Sprite Atlas's default behavior, is it an issue? Why does working with lots of sprites seem unnecessarily complex?

I read an article that said the problem with Unity’s SpriteAtlas is its default behavior:

"When you reference a sprite that lives within a SpriteAtlas, you load the entire atlas into memory and then use the specific region your sprite takes."

The author’s solution is using SpriteAtlas & Addressables in tandem. With that said, what’s the best method of dealing with lots of sprites?

The documentation seems to provide mixed information. It mentioned needing a method of distribution (either Resource folder, AssetAddressables, or Late Binding). However, the other articles I found didn’t mention any of this.

Trying to look this up, you’ll also come across things such as AssetBundling (now deprecated) and Sprite Packer (also deprecated).

I’m surprised that loading in a sprite sheet isn’t as simple as I t thought it would be. Am I over thinking this?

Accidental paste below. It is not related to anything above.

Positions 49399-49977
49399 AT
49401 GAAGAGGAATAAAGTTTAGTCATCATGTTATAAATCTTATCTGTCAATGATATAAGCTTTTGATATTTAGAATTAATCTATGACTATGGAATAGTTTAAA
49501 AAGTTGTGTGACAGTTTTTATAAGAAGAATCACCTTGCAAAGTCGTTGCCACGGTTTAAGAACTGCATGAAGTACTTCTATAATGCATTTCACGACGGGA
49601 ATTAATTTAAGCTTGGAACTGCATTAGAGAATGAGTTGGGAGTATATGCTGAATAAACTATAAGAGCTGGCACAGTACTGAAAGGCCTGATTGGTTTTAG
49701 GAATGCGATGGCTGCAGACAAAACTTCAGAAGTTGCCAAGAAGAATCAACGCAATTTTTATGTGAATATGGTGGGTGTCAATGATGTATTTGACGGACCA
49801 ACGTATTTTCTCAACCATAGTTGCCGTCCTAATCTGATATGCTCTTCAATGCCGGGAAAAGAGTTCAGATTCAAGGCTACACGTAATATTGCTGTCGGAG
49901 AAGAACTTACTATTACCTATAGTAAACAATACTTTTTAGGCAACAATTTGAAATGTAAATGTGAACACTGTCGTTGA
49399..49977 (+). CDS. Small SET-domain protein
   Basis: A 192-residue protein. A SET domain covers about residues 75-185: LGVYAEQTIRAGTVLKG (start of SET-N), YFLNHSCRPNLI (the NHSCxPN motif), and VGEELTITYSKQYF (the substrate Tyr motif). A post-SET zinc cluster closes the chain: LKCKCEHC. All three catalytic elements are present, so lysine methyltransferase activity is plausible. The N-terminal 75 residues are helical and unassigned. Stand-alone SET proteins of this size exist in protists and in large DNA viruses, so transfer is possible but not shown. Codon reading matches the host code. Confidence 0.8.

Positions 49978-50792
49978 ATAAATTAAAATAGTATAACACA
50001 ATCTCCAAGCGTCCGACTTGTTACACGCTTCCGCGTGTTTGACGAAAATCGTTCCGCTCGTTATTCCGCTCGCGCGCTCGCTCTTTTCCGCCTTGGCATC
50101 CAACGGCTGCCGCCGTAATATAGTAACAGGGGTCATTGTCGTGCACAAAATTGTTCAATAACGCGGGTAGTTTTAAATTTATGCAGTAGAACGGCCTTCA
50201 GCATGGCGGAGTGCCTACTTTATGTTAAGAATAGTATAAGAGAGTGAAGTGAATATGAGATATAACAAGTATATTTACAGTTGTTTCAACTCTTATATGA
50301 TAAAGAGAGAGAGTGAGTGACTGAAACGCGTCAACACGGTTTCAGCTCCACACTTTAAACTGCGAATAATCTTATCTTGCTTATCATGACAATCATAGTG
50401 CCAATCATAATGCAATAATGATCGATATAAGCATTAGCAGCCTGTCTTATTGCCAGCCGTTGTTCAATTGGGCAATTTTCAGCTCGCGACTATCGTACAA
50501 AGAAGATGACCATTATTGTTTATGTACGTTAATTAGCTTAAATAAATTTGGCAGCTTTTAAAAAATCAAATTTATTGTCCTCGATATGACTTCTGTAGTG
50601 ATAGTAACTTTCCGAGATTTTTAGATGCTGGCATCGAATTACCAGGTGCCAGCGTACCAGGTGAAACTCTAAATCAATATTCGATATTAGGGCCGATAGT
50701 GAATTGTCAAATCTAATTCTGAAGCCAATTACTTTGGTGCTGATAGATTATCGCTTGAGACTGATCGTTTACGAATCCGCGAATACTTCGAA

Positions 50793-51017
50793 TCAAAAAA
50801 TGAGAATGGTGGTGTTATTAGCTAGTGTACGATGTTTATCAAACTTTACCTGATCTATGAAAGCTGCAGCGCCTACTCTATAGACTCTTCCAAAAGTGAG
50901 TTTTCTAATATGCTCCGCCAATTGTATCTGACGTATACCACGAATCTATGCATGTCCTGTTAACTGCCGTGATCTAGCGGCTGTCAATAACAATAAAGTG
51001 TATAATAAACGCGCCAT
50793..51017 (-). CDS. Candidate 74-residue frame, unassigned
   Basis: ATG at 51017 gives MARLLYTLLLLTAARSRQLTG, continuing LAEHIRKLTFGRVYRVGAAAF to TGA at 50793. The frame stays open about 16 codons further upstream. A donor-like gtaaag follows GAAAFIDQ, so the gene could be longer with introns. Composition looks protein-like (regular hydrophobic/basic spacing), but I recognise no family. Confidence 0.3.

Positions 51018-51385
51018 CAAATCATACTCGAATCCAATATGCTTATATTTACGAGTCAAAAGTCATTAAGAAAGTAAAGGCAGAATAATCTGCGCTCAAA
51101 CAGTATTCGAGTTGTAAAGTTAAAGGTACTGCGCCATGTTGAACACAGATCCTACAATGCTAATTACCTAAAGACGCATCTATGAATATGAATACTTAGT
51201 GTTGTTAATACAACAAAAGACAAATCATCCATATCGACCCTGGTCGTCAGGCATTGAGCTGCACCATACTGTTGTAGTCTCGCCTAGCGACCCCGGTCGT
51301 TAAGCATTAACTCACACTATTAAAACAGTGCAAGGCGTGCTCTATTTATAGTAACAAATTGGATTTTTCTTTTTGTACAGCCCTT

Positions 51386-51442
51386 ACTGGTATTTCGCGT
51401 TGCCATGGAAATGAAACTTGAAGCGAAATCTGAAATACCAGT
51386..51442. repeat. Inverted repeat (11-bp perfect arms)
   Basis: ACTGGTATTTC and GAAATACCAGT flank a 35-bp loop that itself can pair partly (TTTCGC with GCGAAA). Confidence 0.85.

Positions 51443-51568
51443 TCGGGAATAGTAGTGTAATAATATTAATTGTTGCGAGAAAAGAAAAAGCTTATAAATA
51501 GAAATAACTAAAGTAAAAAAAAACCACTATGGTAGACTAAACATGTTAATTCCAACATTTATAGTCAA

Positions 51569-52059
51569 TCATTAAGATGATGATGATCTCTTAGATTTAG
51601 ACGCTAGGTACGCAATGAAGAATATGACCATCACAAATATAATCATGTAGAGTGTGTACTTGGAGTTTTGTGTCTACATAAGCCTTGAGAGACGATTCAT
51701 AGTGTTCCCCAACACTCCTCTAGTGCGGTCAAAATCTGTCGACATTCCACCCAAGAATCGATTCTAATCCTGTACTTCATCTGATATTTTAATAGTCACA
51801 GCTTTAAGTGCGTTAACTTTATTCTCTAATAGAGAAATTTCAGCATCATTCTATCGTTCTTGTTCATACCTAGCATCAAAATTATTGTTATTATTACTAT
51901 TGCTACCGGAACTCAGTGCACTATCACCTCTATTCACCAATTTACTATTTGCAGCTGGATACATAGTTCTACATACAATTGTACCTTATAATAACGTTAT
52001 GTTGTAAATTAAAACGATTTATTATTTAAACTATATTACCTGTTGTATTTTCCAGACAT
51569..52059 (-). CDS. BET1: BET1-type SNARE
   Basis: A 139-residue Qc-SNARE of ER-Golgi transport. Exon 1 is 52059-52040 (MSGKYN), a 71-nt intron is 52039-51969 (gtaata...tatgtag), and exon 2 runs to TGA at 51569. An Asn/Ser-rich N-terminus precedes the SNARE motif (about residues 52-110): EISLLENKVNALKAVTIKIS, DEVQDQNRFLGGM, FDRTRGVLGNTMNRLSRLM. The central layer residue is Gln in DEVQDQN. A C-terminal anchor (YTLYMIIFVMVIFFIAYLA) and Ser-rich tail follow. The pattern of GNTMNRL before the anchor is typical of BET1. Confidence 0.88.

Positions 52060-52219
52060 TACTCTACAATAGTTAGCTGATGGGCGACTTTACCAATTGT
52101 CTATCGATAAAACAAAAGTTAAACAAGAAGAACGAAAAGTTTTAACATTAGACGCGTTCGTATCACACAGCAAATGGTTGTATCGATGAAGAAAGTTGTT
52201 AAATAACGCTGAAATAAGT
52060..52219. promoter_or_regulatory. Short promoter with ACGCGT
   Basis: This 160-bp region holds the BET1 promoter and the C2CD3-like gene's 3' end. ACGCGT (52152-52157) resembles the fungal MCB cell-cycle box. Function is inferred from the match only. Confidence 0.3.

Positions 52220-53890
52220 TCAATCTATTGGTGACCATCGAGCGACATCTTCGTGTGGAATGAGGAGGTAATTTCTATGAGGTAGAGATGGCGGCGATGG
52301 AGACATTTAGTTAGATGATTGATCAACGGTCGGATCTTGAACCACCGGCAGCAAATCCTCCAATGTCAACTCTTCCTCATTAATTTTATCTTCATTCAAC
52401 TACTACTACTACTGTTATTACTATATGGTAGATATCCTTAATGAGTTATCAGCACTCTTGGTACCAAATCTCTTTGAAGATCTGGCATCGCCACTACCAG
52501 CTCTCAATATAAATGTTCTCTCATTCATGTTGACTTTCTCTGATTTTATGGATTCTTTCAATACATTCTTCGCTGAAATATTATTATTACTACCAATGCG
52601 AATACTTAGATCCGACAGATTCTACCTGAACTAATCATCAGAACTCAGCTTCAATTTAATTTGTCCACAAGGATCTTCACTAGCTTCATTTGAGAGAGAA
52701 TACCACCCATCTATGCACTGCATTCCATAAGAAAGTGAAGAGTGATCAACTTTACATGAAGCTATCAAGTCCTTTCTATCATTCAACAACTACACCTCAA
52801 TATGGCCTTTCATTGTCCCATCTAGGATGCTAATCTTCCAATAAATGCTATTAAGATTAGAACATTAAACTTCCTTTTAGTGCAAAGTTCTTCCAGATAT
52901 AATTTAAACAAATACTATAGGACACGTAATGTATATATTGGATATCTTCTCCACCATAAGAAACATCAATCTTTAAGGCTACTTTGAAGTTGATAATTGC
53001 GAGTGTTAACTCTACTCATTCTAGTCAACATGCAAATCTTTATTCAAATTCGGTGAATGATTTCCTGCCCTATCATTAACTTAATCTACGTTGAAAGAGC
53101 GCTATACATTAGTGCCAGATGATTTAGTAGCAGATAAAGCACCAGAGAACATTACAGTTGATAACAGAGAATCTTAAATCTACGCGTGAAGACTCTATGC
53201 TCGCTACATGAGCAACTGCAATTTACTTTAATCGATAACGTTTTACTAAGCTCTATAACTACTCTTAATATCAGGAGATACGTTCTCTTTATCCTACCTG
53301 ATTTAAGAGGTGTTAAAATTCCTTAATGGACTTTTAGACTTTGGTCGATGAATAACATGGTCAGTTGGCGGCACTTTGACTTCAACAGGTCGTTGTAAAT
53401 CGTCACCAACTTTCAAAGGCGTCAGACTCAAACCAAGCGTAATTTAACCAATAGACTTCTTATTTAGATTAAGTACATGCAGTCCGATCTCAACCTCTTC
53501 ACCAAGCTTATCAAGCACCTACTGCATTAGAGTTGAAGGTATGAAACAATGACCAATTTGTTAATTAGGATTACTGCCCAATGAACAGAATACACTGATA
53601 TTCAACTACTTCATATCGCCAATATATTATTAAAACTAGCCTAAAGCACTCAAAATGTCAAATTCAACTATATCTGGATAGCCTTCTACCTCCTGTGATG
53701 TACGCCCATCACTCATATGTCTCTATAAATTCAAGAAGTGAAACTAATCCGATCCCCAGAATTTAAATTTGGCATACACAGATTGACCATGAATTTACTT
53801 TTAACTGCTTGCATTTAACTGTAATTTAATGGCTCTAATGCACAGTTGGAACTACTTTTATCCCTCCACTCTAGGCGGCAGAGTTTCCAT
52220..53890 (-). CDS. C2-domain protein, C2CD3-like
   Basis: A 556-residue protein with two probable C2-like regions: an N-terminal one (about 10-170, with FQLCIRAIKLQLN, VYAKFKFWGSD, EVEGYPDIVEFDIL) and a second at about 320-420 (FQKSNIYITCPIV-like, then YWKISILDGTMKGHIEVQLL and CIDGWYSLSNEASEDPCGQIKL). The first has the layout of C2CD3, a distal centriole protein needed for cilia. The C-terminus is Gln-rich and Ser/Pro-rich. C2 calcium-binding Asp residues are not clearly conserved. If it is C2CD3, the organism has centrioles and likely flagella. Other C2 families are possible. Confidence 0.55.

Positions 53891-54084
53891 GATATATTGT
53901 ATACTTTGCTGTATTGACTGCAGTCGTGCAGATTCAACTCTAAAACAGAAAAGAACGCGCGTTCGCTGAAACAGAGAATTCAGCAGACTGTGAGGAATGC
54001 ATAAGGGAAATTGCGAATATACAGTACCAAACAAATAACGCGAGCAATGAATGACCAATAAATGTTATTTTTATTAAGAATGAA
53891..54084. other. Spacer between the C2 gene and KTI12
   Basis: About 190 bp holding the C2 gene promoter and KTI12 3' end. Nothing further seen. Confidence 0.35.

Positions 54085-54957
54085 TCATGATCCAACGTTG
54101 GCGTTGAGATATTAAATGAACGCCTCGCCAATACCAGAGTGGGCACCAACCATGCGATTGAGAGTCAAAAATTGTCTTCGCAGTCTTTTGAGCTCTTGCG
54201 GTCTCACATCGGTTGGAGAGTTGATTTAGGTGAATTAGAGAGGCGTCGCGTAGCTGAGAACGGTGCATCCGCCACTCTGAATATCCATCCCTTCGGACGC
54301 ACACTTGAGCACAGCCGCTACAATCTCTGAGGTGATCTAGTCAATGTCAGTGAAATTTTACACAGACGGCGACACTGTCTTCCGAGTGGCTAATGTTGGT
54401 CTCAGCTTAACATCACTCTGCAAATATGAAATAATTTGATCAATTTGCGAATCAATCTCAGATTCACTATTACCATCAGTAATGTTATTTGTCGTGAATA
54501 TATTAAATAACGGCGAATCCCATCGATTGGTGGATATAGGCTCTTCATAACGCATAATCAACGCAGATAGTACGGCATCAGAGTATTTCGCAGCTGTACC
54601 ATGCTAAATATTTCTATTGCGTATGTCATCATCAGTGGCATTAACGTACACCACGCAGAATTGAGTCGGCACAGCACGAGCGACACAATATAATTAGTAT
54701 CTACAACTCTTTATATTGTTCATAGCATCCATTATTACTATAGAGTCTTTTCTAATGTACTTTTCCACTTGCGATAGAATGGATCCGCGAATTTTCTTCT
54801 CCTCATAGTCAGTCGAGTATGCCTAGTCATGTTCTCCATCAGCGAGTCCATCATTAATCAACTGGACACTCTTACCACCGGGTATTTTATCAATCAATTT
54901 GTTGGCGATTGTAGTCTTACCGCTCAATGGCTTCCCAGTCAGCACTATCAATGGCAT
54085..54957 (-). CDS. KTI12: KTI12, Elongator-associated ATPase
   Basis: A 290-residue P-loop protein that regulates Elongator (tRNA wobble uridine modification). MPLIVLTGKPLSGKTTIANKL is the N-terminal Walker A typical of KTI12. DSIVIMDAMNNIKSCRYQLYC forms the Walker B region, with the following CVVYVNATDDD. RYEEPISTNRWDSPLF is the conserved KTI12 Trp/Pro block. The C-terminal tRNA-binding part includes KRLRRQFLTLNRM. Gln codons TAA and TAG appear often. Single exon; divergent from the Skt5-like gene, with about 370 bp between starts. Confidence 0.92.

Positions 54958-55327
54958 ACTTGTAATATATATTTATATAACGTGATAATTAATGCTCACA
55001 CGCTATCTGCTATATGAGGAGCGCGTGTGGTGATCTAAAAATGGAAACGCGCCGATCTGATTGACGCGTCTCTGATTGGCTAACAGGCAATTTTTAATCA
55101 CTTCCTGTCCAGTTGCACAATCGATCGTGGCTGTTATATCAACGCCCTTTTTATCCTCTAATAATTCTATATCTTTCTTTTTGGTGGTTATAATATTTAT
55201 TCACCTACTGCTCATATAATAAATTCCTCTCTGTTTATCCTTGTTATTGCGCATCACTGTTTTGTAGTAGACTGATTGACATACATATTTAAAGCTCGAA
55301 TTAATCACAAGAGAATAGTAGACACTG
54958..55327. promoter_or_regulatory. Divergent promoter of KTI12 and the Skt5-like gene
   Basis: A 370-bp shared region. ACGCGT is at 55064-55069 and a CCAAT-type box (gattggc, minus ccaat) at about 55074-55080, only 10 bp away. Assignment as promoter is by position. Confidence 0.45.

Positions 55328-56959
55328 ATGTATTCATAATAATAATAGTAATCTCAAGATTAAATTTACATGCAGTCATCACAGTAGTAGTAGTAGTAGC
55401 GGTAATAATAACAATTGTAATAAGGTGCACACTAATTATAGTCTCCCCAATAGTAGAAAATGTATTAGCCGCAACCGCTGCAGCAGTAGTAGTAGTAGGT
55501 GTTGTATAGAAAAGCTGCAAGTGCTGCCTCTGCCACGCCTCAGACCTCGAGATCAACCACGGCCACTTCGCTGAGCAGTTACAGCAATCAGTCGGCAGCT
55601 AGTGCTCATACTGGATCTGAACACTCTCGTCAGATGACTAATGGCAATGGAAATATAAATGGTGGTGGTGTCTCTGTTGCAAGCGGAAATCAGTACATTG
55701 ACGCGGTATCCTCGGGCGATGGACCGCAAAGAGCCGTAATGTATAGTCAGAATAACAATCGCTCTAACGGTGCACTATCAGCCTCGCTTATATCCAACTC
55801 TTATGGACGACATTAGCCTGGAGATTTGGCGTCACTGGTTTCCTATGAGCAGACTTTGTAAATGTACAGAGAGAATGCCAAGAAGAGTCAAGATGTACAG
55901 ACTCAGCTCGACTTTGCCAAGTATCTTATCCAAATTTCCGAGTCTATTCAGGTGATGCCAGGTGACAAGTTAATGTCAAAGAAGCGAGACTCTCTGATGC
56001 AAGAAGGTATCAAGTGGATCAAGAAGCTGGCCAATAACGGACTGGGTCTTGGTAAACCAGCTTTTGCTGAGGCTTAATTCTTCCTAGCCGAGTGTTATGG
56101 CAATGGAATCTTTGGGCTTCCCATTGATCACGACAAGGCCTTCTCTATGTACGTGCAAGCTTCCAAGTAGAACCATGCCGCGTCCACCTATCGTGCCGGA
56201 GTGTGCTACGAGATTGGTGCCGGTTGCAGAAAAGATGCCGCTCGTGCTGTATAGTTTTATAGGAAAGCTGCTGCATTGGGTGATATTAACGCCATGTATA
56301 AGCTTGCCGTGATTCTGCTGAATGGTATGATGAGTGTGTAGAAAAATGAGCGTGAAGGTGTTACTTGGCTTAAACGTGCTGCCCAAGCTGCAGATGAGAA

[1] Unity Addressables & SpriteAtlas: How to Efficiently Use Sprites

But what is the problem here? The whole point of using atlases is that it’s a one texture that you load into memory and then only use chunks of it. This of course has a disadvantage that whole atlas is now in your memory, so you should only use it for specific use cases.

Main benefit is that SpriteRenderers using sprites from the same atlas can be drawn in the same draw call. So you should only atlas sprites together where it actually makes sense. So for example parts of the same object should be in the same atlas.